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alphabet [Gr. alpha-beta, like Eng. ABC], system of writing, theoretically having a one-for-one relation between character (or letter) and phoneme (see phonetics). Few alphabets have achieved the ideal exactness. A system of writing is called a syllabary when one character represents a syllable rather than a phoneme; such is the kana, used in Japanese to supplement the originally Chinese characters normally used. The precursors of the alphabet were the iconographic and ideographic writing of ancient man, such as wall paintings, cuneiform, and the hieroglyphic writing of the Egyptians. The alphabet of modern Western Europe is the Roman alphabet, the base of most alphabets used for the newly written languages of Africa and America, as well as for scientific alphabets. Russian, Serbian, Bulgarian, and many languages of the former Soviet Union are written in the Cyrillic alphabet, an augmented Greek alphabet. Greek, Hebrew, and Arabic all have their own alphabets. The most important writing of India is the Devanagari, an alphabet with syllabic features; this, invented probably for Sanskrit, is the source of a number of Asian scripts. The Roman is derived from the Greek, perhaps by way of Etruria, and the Greeks had imitated the Phoenician alphabet. The exact steps are unknown, but the Phoenician, Hebrew, Arabic, and Devanagari systems are based ultimately on signs of the Egyptian hieroglyphic writing. This writing was not alphabetic, but in the phonogram it bore the germ of phonemic writing; thus the sign “bear” might (to use an English analogy) mean also the sound b, and “dog” d. A similar development created the Persian cuneiform syllabary. Two European alphabets of the late Roman era were the runes and the ogham. An exotic modern system is the Cherokee syllabary created by Sequoyah, suggested by, but not based on, the Roman alphabet. Another was the short-lived Mormon Deseret alphabet.
See S. Mercer, The Origin of Writing and Our Alphabet (1959); D. Diringer, The Alphabet (2 vol., 3d ed. 1968); O. Ogg, The 26 Letters (rev. ed. 1971); C. Grafton, Historic Alphabets and Initials (1977); A. Gaur, A History of Writing (1984); D. Sacks, Language Visible (2003).
one of the two Slavic alphabets. It was named for the ninth-century Slavic educator Cyril (called Constantine before he became a monk), who in 863 created the first Slavic alphabet and, with the help of his brother Methodius, translated the text of the Christian church service from Greek into Slavic. The earliest Cyrillic monuments probably date from the time of the earliest Glagolitic monuments.The most ancient Cyrillic works are the Old Bulgarian Mostich inscription (tenth century), the inscription of Tsar Samuil (993), and the inscription of Ivan-Vladislav (1016); and the 11th-century manuscripts Savvina Kniga, the Codex Suprasliensis, and the Enin Book of the Apostles; as well as the more numerous East Slavic works, including such particularly valuable dated manuscripts as the Ostromir Gospel (1056–57), the Sviatoslav Missals (1073 and 1076), the Service Book of Days (1095, 1096 and 1097), and the beresto writings, which are documents of everyday correspondence.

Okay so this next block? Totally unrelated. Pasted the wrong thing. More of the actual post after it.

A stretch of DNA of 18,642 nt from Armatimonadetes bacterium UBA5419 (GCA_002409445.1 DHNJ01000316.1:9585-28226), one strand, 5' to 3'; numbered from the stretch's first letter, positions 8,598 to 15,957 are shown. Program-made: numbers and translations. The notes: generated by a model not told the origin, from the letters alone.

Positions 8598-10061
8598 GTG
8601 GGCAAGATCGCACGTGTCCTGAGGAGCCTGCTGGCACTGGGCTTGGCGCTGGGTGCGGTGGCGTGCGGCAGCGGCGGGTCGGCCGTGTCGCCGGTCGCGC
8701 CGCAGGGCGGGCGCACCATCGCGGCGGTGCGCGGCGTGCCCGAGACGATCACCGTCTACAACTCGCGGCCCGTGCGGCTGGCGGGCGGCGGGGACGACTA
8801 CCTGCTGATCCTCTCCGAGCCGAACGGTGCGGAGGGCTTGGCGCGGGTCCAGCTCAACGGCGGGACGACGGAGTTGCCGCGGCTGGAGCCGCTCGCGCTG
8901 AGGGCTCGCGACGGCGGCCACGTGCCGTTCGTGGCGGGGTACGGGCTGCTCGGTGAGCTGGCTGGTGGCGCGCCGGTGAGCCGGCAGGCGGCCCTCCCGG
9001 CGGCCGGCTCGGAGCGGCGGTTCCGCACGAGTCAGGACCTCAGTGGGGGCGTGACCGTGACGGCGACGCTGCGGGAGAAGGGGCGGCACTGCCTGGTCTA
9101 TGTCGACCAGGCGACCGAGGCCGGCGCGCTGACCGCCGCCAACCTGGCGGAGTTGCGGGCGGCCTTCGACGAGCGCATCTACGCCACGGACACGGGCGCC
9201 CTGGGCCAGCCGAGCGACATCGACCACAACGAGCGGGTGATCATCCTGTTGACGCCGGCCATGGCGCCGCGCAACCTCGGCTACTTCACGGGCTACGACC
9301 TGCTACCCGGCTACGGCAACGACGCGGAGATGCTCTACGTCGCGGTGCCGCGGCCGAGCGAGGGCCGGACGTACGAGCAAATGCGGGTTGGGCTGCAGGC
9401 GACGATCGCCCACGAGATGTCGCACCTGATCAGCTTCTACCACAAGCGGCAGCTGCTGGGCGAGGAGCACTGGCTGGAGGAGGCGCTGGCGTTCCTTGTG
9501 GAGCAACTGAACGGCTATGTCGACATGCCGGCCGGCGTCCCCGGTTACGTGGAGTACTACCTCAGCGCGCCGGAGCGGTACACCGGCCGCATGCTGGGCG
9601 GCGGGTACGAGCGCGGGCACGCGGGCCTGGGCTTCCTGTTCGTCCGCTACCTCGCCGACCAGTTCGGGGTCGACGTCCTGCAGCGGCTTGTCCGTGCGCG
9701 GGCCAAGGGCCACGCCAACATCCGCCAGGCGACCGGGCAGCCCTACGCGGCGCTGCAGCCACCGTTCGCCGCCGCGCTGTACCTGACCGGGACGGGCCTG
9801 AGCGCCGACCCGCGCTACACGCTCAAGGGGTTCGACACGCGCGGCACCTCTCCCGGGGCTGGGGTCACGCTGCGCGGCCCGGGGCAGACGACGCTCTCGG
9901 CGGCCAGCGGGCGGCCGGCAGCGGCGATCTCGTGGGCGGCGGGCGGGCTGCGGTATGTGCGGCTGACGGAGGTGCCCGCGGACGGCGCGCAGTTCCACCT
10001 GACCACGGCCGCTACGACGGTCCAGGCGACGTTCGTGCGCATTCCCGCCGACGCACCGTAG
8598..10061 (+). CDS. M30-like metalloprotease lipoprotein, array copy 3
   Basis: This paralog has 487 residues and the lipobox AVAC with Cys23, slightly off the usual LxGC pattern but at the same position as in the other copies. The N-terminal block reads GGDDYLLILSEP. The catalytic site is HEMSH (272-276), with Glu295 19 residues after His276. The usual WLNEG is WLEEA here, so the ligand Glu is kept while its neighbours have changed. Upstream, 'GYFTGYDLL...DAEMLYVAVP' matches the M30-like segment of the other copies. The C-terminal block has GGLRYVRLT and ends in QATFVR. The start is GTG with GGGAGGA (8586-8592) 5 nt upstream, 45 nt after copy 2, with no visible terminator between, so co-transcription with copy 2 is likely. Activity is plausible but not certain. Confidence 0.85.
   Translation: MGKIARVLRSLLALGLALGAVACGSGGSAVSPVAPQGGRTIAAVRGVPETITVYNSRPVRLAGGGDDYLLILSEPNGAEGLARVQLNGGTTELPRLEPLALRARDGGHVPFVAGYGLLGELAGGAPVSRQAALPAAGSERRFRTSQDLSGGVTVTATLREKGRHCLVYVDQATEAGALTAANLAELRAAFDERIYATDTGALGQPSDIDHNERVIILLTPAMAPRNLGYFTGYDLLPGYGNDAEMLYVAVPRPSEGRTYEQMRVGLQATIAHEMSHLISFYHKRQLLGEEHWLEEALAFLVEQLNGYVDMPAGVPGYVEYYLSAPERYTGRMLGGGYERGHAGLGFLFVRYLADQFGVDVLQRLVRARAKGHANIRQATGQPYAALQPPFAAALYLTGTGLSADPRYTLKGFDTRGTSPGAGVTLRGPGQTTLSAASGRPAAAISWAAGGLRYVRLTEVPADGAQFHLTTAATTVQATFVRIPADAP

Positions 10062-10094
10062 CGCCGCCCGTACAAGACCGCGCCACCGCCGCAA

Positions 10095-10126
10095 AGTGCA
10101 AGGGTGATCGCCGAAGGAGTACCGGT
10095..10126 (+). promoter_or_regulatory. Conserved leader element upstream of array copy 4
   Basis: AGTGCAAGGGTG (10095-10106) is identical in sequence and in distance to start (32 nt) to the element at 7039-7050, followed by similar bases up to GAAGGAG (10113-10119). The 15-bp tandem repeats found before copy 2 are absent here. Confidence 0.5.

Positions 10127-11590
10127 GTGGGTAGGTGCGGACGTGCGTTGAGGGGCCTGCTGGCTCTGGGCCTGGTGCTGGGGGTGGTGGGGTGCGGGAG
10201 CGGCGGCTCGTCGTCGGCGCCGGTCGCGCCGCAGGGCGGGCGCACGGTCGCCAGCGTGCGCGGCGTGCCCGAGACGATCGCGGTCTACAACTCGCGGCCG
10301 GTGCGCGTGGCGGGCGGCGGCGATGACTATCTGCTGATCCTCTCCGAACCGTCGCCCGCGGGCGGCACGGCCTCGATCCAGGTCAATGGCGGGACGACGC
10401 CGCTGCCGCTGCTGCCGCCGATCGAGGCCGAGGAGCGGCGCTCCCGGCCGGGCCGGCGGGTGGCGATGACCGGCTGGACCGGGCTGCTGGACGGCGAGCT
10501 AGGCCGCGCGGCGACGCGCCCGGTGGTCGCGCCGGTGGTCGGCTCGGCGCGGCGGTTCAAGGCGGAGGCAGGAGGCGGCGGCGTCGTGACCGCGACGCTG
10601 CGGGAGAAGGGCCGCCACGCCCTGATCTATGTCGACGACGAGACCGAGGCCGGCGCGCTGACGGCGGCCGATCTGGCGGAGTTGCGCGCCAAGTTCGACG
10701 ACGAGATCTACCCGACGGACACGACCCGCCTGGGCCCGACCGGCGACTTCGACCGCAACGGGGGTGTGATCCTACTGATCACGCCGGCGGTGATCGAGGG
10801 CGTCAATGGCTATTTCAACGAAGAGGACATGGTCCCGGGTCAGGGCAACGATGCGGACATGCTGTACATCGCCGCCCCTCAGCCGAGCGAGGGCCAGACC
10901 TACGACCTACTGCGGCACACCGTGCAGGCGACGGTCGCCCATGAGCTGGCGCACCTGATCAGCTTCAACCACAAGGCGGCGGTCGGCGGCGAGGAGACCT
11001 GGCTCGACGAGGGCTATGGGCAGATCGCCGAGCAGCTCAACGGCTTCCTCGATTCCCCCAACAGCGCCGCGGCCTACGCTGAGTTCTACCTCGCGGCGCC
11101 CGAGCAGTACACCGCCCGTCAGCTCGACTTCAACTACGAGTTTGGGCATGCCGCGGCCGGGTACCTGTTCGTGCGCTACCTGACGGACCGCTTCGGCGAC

There are a number of hypotheses concerning the origin of the Cyrillic alphabet. Most scholars, relying on the Moravian-Pannonian and Ohrid Glagolitic traditions associated with the activity of Cyril and Methodius, on the great age of many Glagolitic monuments, and on the 11th-century Novgorod monument, in which Glagolitic writing is called Cyrillic, have concluded that Cyril created the Glagolitic alphabet and that the Cyrillic alphabet was compiled in eastern Bulgaria in the late ninth century (in Preslav) to make the Slavic writing system more similar to the ceremonial Byzantine system.
The ancient Cyrillic alphabet (see Table 1) contained 24 Greek uncials and the following specially created letters that were not in the Greek alphabet but were needed to represent the corresponding Slavic sounds: (There were also some other letters whose original shape has not been definitively established.) Until the 11th and 12th centuries, the Cyrillic and Glagolitic alphabets paralleled each other, but Cyrillic later became the prevailing alphabet. The composition and shape of the Cyrillic letters have changed. In the 14th century the original uncials began to be replaced by half uncials, which were the basis for the first Russian typefaces. Beginning in the late 14th century, cursive script became widespread in business and everyday correspondence, and the ornamental ligature script was used in book titles. In 1708–10, Peter I replaced the half uncials with the Civil typeface, which was similar to the modern alphabet. The Cyrillic alphabet was the basis for the alphabets of not only the southern and eastern Slavs but also of most of the peoples of the USSR, as well as of the Mongolian alphabet (by way of Russian).
REFERENCESGeorgiev, E. Slavianskaia pis’mennost’do Kirilla i Mefodiia. Sofia, 1952.
Likhachev, D. S. Vozniknovenie russkoi literatury. Moscow-Leningrad, 1952.
Cherepnin, L. V. Russkaia paleografiia. Moscow, 1956.
Istrin, V. A. 1100 let slavianskoi azbuki. Moscow, 1963.
V. A. ISTRIN